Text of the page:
An MACD is a technical analysis tool used by various traders. The use of technical analysis in a trade is an essential part of trading. Technical analysis is needed to pinpoint the entry and exit of a trade. Trading without technical analysis is synonymous with gambling. That is like entering trade blindly, without any plan and strategy. Entering a trade blindly will lead to loss of funds and unsuccessful trades. Trades who trade without technical analysis are gamblers who believe in luck and intuition. To become a successful trader and have a successful career in trading various assets, you must incorporate the use of technical analysis in your trades. Also using technical analysis is one of the many factors that influence successful trades, other things must be put in place to achieve successful trades. There are different types of technical tools, and in this article, we will focus on what is and how to use MACD indicators.
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WHAT IS AN MACD INDICATOR?
MACD is the short form of Moving average convergence divergence. This is a top technical analysis indicator used by traders to ascertain the movement of a financial asset. This technical indicator was developed by Gerald Appel in the late 1970s. The indicator was constructed to indicate the fluctuations in the strength, momentum, direction, and p3riod of a trend in the price of a financial asset. The indicator reveals the correlation between two moving averages of the price of a trade.
HOW TO USE MACD INDICATOR
The MACD is estimated by deducting the 26-period exponential moving average (EMA) from the 12-period EMA.
The MACD line is the estimated result. The signal line, referred to as the 9-day EMA, is constructed above the MACD line; this plotted line serves as an indicator for buy and sells signals. When the MACD line moves above the signal line, it is noted as a buy signal, and when the MACD line lives below the signal line, it indicates a sell signal. Traders illustrate the MACD moving average convergence divergence in different ways, the most common are quick price fluctuations, divergences, and crossovers.
MACD is mainly illustrated in the form of a histogram, this shows the distance between the MACD and the signal line. When the MACD crosses over the signal line, the histogram also crosses the MACD’s baseline. Also, the histogram will be below the MACD’s baseline, when the MACD crosses under the signal line. Traders utilize this technical indicator to pinpoint uptrend or downtime momentum is high.
For example, an MACD chart showing three numbers being used in its settings.
- The first number represents the number of periods being utilized in estimating the fast-moving average.
- The next amount of periods is used in the estimation of the slow-moving average.
- And the last is the number of periods used in the estimations, the moving average of the disparity between the first MA and the second MA.
Trade settings of 12, 26, and 9 MACD parameters, will be interpreted as thus:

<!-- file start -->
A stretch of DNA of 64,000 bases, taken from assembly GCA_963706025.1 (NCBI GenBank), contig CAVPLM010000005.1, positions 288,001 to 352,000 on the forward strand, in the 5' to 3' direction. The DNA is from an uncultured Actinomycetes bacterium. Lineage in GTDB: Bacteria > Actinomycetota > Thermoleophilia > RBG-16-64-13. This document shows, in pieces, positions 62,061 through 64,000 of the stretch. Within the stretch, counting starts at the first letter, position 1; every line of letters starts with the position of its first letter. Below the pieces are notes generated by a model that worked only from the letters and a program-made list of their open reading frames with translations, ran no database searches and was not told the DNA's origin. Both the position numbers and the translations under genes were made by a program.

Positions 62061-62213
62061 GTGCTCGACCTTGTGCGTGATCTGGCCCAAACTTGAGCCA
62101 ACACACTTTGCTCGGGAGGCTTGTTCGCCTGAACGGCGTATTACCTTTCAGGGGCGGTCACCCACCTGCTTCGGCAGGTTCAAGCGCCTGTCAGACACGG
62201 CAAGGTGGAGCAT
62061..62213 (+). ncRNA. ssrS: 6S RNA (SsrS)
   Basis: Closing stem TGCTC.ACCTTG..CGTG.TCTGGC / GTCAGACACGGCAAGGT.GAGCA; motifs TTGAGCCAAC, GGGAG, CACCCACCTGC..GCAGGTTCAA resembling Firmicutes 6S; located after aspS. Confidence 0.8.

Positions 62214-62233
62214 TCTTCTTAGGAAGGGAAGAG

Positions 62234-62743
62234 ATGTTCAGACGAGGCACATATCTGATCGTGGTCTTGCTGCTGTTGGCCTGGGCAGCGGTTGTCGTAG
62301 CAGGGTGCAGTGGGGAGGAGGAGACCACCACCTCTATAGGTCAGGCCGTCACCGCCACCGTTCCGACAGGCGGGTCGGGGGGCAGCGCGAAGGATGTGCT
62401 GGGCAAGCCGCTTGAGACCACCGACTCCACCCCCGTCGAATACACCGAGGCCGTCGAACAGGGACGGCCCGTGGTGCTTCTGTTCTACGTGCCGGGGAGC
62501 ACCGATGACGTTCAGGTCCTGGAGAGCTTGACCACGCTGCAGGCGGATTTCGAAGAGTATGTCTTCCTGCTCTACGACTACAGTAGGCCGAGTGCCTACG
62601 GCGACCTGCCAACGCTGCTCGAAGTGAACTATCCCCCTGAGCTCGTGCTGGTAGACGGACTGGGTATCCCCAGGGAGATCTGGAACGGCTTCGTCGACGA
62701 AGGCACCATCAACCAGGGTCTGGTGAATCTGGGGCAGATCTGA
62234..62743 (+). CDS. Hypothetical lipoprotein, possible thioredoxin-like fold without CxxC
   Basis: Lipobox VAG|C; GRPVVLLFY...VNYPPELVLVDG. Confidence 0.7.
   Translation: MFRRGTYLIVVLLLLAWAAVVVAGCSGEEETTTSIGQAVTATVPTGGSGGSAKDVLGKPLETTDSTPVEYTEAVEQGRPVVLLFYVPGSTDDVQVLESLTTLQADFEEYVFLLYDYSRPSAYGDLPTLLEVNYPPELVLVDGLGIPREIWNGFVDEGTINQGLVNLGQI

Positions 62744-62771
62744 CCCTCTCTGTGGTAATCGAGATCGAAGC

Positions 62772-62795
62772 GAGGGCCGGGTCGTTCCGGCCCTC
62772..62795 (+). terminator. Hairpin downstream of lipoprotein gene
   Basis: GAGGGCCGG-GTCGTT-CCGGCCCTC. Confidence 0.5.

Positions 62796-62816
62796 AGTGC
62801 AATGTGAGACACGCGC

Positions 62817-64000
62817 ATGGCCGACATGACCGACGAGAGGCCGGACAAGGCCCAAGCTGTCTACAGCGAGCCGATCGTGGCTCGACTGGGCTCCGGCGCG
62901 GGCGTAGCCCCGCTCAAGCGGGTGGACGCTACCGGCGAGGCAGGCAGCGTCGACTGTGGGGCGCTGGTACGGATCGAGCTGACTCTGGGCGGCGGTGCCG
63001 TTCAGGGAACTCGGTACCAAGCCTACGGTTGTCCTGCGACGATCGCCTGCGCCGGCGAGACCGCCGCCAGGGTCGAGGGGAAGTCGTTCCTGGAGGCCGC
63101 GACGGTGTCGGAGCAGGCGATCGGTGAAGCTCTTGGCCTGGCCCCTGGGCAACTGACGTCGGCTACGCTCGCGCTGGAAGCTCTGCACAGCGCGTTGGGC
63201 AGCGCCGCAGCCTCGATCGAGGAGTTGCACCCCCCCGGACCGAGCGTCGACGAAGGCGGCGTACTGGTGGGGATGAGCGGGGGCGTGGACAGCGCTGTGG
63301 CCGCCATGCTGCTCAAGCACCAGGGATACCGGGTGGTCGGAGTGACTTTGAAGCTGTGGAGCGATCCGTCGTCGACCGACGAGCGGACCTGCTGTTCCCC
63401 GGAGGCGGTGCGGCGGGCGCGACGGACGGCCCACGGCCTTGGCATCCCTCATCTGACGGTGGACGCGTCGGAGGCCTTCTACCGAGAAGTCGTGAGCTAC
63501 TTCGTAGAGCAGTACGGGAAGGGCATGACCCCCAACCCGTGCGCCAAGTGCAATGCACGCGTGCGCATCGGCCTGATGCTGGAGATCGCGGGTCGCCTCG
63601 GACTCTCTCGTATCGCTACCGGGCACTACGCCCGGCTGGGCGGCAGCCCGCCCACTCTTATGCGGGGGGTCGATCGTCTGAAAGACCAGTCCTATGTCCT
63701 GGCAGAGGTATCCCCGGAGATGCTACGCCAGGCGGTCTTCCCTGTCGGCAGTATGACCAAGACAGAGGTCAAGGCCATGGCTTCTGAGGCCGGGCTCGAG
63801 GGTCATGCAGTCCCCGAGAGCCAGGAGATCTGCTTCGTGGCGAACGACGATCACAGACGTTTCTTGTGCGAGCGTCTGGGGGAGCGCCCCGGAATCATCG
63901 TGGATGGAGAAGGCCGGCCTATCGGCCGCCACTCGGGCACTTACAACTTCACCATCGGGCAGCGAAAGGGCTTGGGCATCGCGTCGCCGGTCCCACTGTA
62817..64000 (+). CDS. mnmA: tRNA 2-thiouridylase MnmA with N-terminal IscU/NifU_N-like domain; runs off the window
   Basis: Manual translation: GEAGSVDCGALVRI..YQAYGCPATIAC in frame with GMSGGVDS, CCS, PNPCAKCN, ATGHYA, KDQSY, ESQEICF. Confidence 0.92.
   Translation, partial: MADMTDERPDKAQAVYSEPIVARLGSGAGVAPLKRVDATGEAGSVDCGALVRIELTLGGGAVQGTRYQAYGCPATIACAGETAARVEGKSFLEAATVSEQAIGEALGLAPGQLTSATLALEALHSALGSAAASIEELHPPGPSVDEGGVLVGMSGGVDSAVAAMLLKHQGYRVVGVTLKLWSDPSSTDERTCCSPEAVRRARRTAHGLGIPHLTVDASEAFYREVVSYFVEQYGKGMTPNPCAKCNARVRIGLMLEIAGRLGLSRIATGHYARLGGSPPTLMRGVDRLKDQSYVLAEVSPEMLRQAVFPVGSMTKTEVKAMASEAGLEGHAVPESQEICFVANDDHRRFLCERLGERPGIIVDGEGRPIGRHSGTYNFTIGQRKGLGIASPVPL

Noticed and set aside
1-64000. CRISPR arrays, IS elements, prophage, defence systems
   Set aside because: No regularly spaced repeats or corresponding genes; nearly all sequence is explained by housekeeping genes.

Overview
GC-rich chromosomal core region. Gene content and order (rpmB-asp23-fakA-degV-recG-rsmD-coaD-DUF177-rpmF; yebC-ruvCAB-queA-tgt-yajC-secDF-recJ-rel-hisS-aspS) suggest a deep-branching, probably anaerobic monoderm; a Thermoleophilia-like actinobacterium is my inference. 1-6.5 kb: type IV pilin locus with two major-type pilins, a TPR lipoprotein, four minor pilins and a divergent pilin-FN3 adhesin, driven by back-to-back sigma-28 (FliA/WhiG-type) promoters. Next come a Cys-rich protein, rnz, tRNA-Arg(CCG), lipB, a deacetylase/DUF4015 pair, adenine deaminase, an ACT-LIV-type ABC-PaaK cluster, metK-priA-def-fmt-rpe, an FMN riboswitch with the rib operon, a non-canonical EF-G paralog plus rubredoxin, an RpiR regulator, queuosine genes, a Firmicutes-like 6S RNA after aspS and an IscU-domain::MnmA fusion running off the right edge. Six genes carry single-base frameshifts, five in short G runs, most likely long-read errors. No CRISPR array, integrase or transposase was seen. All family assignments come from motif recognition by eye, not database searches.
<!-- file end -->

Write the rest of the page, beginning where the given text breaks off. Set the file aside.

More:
The 12 period is the moving average of the prior 12 periods.
The 26 periods is the moving average of the earlier 26 periods.
The 9 periods depict a moving average of the disparity between the above-mentioned moving averages.
NOTE: These parameters used are the default settings of any MACD chart. However, these charts can be changed and personalized to suit the trader’s trading strategy.
THE MACD LINES
Traders often mistake the MACD lines to be the moving average of the price. This is a fallacy.
The MACD is made up of two lines namely:
The MACD line
The Signal line.
These two lines are drawn, they are not moving averages of the price. But rather the MACD line is the disparity or distance between two MA’s. They are known as the Exponential Moving averages (EMA’s)
When analyzing an indicator, the MACD line shows the fast-moving average.
For instance, in a chart showing the MACD line as the distance between the 26-period and the 12-period MAs.
The Signal line represents the MAC line moving average.
When analyzing a chart, the slow-moving average is the Signal line.
The default setting of most charts is the 9-period exponential moving average (EMA).
This implies that the trader will use the average of the last 9 periods of the faster MACD line and construct it as the slower moving average.
The main objective of the Signal Line is to blur out the noise of the MACD Line, making the readings more accurate.
THE HISTOGRAM OF THE MACD INDICATOR
The Histogram illustrates the distance between the Signal line and the Moving average convergence divergence line. The histogram is also a structural indication of the difference between the two lines. Sometimes, it acts as an indicator of a potential crossover.
DIVERGENCE AND CONVERGENCE ARE EXPLAINED.
When the two moving averages the Signal line and the MACD line diverge, the histogram increases.
If the MACD line separates further from the Signal line, this process is referred to as a MACD divergence, because it entails the diverging of the two MAs.
Additionally, when the two moving averages contract, the histogram reduces. This process is known as convergence because the MACD line (fast-moving MA) is contracting (converging) with the Signal line (slow moving average). This process is known as MACD convergence.
This explains the origination of the technical indicators name Moving Average Convergence Divergence.
The use of technical indicators in trades is for traders to make good trade analyses. It enables traders to know the way the market will go and plan their trading strategy accordingly. However, the use of MACD in isolation is not advised. Traders are advised to use the indicator combined with other technical tools such as the relative strength index and a host of others.